LIKE AN ORIENTAL PASHA with his harem, a large stag with huge branching antlers sat in the shade of a big tree on a warm September afternoon in Bushy Park. Five female deer sat close by, all of them looking at him attentively.
Bushy Park abuts the grounds of Hampton Court Palace, which was built in 1515 for Henry VIII’s former favourite, Cardinal Wolsely, who died in disgrace in 1530 after losing the king’s favour. The area where the Park stands has known human usage since the Bronze Age, maybe as long ago as 4000 years. In mediaeval times, the area was used for agricultural activities.
In 1529, when Henry VIII took over Hampton Court from Cardinal Wolsely, Bushy Park became used for deer hunting. Later, in the 17th century, King Charles I (reigned 1625-1649) ordered the building of a canal, the Longford River, which carries water for 12 miles from the River Colne (a tributary of the Thames) to the grounds of Hampton Court Palace. The man-made waterway, designed by Nicholas Lane (1585-1644) and dug by hand in only 9 months in 1638-39, flows through Bushy Park, supplying water to its numerous water features. The water was drawn from the river Colne at a point (Longford near Slough) whose altitude (72 feet above sea level) was great enough to ensure a fast flow to Hampton Court Palace, which is only about 13 feet above sea level. Today, the water still flows rapidly through the Park’s numerous streams. Later, the architect of the current St Pauls Cathedral, Sir Christopher Wren (1632-1723), designed the mile-long avenue (Chestnut Avenue), which runs through the Park, and its water feature as a grand approach to Hampton Court Palace.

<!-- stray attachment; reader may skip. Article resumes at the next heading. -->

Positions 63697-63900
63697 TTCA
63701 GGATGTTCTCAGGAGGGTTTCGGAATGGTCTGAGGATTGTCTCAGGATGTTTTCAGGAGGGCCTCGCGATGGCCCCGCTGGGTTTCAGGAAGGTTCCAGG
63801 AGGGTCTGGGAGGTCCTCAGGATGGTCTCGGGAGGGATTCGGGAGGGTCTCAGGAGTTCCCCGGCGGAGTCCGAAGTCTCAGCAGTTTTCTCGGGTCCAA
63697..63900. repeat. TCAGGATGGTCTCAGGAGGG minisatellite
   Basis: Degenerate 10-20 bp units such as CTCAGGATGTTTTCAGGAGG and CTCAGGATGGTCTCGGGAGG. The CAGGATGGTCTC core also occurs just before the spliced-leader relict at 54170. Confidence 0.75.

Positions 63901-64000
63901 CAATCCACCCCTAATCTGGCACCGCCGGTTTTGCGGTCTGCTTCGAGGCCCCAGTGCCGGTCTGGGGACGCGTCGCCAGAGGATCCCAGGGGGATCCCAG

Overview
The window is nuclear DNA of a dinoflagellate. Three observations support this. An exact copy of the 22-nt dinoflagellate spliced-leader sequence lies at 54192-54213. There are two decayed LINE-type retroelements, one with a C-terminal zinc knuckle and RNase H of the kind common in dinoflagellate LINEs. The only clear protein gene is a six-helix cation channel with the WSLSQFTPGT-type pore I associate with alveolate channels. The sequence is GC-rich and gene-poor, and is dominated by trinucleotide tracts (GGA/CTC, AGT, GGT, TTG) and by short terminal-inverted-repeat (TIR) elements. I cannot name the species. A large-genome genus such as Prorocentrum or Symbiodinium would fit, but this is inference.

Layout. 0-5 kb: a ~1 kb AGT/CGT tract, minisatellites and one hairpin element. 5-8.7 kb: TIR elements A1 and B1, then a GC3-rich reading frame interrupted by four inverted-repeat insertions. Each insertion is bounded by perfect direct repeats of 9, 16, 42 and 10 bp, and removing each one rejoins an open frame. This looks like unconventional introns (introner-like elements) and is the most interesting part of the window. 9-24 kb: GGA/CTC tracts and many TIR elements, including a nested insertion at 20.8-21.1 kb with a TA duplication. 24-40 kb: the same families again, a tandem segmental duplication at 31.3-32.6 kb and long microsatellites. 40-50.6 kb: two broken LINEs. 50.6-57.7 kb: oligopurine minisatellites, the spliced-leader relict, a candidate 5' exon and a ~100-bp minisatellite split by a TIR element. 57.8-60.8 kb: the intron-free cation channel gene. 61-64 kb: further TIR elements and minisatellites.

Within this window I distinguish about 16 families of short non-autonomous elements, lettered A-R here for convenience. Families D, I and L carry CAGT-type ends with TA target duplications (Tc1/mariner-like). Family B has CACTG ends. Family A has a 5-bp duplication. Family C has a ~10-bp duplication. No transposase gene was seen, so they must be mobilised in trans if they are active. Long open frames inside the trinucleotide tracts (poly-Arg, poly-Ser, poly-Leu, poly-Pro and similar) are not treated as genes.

During the two World Wars, large parts of Bushy Park were used temporarily to grow much-needed food for the British public. Before it became a royal hunting ground, much of the park was common land, accessible to all and sundry. The general public had to wait to have access to this lovely area until the reign of William IV (reigned 1830-1837), who requested that there should be free admission of the public to ‘his’ park. In 1838, when Queen Victoria opened the grounds of Hampton Court to the people, visits to Bushy Park increased. The park’s popularity grew significantly when the railway reached Hampton Court from London in 1849. Today, judging by how difficult it was to find a space in the car park, Bushy Park’s popularity continues to be great.
We entered the park, driving along the Chestnut Avenue. With its tidily arranged rows of trees, it reminded me of an entrance driveway to a French chateau or one of the opening scenes in the film “Last Year in Marienbad”. Each tree is protected from the park’s deer by its own fence. We drove off the avenue into the car park near the Pheasantry, café with pleasant outdoor tables and chairs, housed in a pleasing contemporarily designed building (built 2014, designed by Mizzi architects, who have been responsible for many attractive kiosks in Kensington Gardens and Hyde Park and other Royal Parks).
After drinking coffee, we took a walk in the park. There are patches of woodland fenced off from the rest of the park, doubtless to prevent deer from entering. The Woodland Gardens have many trees and bushes. The shady area is dotted with ponds, some of them almost covered with waterlilies, and fast flowing, shallow streams. Small bridges cross the streams in this delightful part of the park and many ducks swim in the water.